To Raise or not to raise… that is the question.  Syd Leibovitch discusses not only what has happened this week in the economic markets, but also discusses the choices the Federal Reserve is facing this coming week on whether or not to raise rates.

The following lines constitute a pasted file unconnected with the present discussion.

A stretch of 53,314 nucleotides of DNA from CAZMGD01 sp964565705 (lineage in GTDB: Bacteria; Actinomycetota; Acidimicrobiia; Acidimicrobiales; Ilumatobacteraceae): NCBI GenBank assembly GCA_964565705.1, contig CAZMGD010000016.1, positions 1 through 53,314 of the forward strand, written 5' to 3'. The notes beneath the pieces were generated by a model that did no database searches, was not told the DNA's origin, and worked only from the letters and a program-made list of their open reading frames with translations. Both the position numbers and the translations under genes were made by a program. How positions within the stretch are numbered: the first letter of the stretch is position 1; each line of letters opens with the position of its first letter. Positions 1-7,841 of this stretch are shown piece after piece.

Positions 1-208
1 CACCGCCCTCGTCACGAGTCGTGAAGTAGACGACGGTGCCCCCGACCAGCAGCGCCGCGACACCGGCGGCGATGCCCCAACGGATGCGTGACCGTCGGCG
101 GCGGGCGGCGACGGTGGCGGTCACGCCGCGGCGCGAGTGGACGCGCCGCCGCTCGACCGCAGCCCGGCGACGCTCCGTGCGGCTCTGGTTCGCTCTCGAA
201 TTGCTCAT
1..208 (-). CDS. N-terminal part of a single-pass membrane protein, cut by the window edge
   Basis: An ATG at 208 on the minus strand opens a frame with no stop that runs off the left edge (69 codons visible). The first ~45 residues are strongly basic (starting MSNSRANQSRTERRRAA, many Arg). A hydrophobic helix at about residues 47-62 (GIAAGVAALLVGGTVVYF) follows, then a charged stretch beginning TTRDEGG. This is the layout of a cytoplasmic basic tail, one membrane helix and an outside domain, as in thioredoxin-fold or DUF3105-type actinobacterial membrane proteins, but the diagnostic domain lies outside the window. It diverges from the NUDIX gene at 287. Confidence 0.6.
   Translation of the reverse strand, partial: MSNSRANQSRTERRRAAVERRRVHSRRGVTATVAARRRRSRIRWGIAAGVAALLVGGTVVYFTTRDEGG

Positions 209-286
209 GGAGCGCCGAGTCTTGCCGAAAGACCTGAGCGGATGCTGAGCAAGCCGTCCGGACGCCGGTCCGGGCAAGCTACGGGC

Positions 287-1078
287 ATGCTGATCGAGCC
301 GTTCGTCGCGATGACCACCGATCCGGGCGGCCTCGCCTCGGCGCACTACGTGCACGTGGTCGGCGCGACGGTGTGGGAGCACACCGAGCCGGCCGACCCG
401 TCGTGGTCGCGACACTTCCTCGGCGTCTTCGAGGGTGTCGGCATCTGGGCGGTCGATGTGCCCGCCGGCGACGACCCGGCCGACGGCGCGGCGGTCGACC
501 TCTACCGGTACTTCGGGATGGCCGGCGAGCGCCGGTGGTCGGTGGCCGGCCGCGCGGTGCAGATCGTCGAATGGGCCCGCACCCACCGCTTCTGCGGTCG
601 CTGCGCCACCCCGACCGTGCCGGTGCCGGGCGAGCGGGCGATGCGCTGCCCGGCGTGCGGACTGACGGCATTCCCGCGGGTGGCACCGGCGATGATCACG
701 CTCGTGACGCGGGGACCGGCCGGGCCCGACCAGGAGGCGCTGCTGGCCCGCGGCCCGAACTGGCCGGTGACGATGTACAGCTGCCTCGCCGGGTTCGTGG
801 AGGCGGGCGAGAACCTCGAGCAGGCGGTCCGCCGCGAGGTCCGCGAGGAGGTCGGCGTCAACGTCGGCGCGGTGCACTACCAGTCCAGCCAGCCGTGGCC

Will the Fed raise rates? Federal reserve meeting next week – The Fed will be meeting Wednesday and Thursday to discuss monetary policy.  On Thursday at 11:00 AM Pacific Time they will announce whether or not they will make their first interest rate increase since 2006. The Fed controls the Discount Rate and Federal Funds Rate.  These rates are overnight rates they charge lending institutions. These are short term rates. When the Fed rises or lowers these rates banks follow with similar increases or decreases to their “prime rates”.  The prime, the rate banks charge their best customers, is at a higher rate than they pay and the spread is their profit.  The Fed began lowering interest rates in 2007 in an attempt to make borrowing costs less expensive to encourage companies and people to borrow more money to spur the economy.  Unfortunately, these rate reductions did not work quickly enough.  They continued to lower rates for almost a year, as the country slipped further into recession. By the end of 2008 their benchmark rates were near zero percent. A rate that has never before been offered by the Federal Reserve. After that, lowering rates was no longer an option as you can’t go lower than zero!  Next they used other methods that had never been attempted. Some of those included purchasing treasury bonds and mortgage securities to lower long term rates. The Fed purchased trillions of dollars of mortgages and treasury bonds before tapering down the buying which ended in 2014.  At one point they were buying $85 billion a month worth of treasuries and mortgages which did bring down mortgage rates to the lowest levels in 50 years.  As the country had emerged from recession and had seen solid job growth the bond and mortgage buying was tapered down slowly until the program ended. That was over a year ago. Experts feel, and the Fed has stated, that because the  unemployment level has dropped nearly to half of what it was in the peak of The Great Recession and growth is more solid leaving fed rates near zero is no longer necessary, and an increase is coming.  It was widely speculated that this rise would come at next week’s meeting, but as other risks to the economy have emerged it is possible the Fed will wait. If the Fed does raise rates it will be the first rise in almost a decade. The stock market has reacted badly to an impending rate rise, but many experts feel that going from near zero to 1/4% is really no big deal and fear is an overreaction. It’s a tough decision for The Fed. Employment news is good, wages showed an uptick in August, auto, home and retail sales have been strong. These factors point to a no-brainier that an interest rate rise is overdue. On the other hand: Inflation is nonexistent. Consumer confidence is dropping. The dollar has risen 17.5% against the currencies of the U.S.’s main trading partners, making our exports more expensive. China, the world’s second largest economy, is in the midst of a slowdown. These all pose a risk to the economy. That’s normally a no-brainer to not raise rates! We will know at 11 AM Thursday either way!